Job switching hits six-year low in Singapore

Job stability prevails in Singapore as a decline in employee mobility spans all ages and industries, signalling a shift in career priorities.
By: | February 2, 2024

Job switching has fallen to its lowest level in six years among employees in Singapore, with only 14.7% making a change in the past two years, according to a recent Ministry of Manpower (MOM) survey. This rate has not been observed since 2017, signalling a shift towards job stability amid a weaker economic environment.

The decline in job mobility was seen across all age groups and industries, as employees, even those aged 25 to 29, explored fewer career options. Notably, the share of employees with a tenure of less than one year fell from 17.9% in 2022 to 16.4% in 2023, indicating a decrease in employees moving to new roles. Employees in sectors such as information and communications, as well as administrative and support services, were among those who changed positions more frequently.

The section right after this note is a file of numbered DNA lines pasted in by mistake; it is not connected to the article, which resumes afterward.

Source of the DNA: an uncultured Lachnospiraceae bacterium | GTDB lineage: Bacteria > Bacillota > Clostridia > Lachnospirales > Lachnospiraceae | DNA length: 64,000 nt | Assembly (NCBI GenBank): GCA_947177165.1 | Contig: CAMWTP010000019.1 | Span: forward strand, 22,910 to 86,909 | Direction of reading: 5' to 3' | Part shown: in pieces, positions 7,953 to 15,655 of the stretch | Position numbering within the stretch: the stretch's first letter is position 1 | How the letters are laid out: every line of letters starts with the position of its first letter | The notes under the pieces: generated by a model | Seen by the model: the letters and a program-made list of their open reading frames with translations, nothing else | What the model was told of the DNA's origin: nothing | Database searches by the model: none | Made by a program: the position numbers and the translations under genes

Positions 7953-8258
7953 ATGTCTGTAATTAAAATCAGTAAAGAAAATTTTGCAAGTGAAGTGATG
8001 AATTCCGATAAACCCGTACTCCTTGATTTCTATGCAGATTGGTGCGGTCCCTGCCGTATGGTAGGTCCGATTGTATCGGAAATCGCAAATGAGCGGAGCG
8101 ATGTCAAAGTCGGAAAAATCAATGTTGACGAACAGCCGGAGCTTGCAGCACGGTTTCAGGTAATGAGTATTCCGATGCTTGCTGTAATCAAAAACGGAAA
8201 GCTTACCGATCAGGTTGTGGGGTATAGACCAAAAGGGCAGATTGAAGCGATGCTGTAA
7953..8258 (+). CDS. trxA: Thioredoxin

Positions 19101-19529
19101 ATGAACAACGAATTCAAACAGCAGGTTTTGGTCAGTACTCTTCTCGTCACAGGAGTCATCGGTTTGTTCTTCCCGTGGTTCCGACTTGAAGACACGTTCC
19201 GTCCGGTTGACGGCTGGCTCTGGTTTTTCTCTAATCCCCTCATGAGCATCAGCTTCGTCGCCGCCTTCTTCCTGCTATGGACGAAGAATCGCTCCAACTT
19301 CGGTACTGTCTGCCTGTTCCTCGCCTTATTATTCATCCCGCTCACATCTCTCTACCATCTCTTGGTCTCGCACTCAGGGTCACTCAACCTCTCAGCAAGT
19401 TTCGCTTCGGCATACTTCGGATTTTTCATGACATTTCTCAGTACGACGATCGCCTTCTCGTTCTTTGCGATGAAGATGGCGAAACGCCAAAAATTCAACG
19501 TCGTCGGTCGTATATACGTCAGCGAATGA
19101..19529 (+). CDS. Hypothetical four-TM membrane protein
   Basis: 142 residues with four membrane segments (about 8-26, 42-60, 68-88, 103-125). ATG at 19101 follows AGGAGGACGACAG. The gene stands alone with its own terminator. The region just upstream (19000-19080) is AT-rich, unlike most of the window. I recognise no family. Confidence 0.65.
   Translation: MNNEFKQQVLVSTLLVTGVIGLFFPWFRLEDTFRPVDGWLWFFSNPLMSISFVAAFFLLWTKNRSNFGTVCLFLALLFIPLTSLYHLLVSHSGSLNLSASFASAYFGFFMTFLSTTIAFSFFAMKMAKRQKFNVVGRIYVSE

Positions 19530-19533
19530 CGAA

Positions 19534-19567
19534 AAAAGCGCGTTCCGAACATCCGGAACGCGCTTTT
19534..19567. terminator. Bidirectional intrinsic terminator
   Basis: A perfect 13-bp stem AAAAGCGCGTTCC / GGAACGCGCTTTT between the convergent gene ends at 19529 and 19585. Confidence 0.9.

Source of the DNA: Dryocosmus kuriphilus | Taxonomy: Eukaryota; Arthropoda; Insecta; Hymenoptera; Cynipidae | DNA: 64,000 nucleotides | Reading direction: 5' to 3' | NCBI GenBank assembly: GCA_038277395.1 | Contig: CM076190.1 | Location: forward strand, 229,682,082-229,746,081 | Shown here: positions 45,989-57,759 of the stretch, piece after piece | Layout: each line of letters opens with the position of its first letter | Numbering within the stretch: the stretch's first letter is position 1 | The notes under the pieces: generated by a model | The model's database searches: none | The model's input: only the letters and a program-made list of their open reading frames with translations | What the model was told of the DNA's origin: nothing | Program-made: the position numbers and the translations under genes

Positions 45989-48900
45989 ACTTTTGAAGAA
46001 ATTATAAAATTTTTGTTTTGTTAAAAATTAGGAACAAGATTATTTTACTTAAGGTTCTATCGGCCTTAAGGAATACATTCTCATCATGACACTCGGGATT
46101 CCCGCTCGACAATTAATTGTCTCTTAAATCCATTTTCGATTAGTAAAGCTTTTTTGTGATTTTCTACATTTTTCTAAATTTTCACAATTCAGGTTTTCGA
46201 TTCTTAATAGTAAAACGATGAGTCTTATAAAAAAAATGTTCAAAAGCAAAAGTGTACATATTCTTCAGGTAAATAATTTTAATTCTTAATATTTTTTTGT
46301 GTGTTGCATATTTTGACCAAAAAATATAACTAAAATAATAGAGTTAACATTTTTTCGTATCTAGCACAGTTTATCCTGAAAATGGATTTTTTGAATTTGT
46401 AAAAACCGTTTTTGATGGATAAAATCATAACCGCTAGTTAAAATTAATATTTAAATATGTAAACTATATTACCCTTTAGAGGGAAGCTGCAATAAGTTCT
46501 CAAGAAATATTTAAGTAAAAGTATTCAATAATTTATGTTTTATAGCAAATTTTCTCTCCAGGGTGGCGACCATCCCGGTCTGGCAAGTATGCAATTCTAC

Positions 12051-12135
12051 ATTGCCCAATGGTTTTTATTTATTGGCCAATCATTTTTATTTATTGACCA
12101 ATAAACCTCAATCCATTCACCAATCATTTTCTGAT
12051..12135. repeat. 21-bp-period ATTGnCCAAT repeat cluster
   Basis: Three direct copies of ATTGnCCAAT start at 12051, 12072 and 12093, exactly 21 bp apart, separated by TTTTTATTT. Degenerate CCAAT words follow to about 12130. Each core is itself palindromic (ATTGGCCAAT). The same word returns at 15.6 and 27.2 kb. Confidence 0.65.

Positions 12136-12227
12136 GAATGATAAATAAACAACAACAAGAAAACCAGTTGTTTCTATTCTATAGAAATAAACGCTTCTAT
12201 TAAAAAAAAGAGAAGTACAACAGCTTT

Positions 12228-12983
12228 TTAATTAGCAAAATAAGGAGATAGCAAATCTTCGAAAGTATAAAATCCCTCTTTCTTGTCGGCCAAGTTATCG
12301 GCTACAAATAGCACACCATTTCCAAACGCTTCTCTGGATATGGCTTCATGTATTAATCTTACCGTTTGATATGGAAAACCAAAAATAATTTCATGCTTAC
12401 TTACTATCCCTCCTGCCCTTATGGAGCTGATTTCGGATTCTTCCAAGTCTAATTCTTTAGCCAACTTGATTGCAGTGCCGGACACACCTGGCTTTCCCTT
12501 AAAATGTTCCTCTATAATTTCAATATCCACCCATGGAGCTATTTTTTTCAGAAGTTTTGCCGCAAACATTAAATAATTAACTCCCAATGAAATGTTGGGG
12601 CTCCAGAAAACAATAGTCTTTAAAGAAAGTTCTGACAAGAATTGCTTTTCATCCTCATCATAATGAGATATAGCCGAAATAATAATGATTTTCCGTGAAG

The decline in job mobility was also accompanied by a rise in long-term employment, with approximately 50% of employees having accumulated at least five years in their current roles. The survey also highlighted that employees aged over 50 were more likely to have worked in the same organisation for at least a decade. MOM attributed this increase to various factors, including training, reskilling initiatives, and policies such as the Retirement and Re-employment Act, which supports older employees seeking to stay employed.

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In response to the evolving employment landscape, Aslam Sardar, Chief Executive at the Institute for Human Resource Professionals (IHRP), urged HR officers to prioritise driving productivity and retaining employees. He emphasised the importance of investing in employees’ learning and development for sustained growth.

MOM’s findings also revealed a decline in training hours, with 43.5% of employees participating in training in 2023, down from 49.1% in 2022. Despite economic challenges, Singapore’s job market remains competitive among developed countries, according to the MOM report. Efforts to narrow the wage gap and promote flexible work have shown positive outcomes, reported The Straits Times.